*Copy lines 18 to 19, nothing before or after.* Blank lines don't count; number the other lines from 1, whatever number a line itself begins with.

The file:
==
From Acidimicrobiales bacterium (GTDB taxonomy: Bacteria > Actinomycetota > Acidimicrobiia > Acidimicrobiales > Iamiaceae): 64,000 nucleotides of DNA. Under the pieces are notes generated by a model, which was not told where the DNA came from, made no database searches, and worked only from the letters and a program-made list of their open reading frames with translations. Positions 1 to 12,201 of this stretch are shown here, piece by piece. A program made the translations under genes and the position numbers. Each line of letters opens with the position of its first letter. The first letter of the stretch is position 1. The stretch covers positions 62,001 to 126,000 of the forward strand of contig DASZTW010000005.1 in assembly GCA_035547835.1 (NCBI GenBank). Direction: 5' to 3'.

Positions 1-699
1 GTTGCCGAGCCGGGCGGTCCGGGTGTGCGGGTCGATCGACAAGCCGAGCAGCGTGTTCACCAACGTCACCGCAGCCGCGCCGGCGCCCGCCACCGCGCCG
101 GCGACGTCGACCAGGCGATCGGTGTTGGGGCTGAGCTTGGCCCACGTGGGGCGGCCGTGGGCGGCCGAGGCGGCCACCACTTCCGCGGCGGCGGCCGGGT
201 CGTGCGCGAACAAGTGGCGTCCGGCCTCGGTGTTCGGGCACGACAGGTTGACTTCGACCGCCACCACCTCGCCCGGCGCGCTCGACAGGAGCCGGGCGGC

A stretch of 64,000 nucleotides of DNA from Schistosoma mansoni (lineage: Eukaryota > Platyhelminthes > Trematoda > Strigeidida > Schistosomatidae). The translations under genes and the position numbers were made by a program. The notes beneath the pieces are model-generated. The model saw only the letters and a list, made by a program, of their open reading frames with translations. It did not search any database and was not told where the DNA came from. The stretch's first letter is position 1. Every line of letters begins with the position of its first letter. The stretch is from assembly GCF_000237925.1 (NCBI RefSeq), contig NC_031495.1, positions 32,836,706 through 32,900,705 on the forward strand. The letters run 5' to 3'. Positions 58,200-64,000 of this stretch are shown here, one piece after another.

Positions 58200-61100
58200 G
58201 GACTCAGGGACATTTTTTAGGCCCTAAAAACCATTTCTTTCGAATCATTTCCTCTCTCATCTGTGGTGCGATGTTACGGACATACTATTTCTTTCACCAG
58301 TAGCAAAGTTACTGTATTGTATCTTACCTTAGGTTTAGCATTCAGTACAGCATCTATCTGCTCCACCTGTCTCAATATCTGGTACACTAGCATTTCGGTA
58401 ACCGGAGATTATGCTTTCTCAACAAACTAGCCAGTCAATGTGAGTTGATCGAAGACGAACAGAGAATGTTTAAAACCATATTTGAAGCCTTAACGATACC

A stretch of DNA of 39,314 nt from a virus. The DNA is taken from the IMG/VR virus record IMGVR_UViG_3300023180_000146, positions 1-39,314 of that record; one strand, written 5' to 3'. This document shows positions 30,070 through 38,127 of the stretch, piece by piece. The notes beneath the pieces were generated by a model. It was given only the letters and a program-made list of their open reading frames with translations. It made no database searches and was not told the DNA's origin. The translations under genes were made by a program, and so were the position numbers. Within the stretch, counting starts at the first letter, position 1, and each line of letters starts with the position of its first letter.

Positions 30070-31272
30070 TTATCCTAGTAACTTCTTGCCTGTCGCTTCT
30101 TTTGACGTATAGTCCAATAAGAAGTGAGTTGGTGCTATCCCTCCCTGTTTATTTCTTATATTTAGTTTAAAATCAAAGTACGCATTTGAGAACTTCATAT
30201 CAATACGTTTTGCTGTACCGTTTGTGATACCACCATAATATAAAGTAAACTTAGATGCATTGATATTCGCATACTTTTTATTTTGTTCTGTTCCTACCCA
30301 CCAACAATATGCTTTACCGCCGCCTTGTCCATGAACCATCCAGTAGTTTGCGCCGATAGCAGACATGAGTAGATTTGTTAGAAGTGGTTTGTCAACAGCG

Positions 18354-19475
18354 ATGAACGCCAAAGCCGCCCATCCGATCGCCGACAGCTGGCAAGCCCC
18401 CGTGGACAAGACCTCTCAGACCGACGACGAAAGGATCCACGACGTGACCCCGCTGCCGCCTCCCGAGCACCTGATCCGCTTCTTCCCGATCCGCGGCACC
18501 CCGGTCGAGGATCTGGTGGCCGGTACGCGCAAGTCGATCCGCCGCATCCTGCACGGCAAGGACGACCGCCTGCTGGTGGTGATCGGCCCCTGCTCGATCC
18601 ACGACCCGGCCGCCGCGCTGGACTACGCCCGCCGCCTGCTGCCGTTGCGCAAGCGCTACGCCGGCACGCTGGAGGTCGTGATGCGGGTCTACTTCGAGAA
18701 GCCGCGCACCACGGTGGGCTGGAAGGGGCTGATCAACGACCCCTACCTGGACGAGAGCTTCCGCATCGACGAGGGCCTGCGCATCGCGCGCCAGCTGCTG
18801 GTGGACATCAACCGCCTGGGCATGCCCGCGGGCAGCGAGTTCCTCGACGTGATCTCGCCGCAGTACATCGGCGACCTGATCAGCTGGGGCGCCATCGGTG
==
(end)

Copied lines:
Positions 18354-19475
18354 ATGAACGCCAAAGCCGCCCATCCGATCGCCGACAGCTGGCAAGCCCC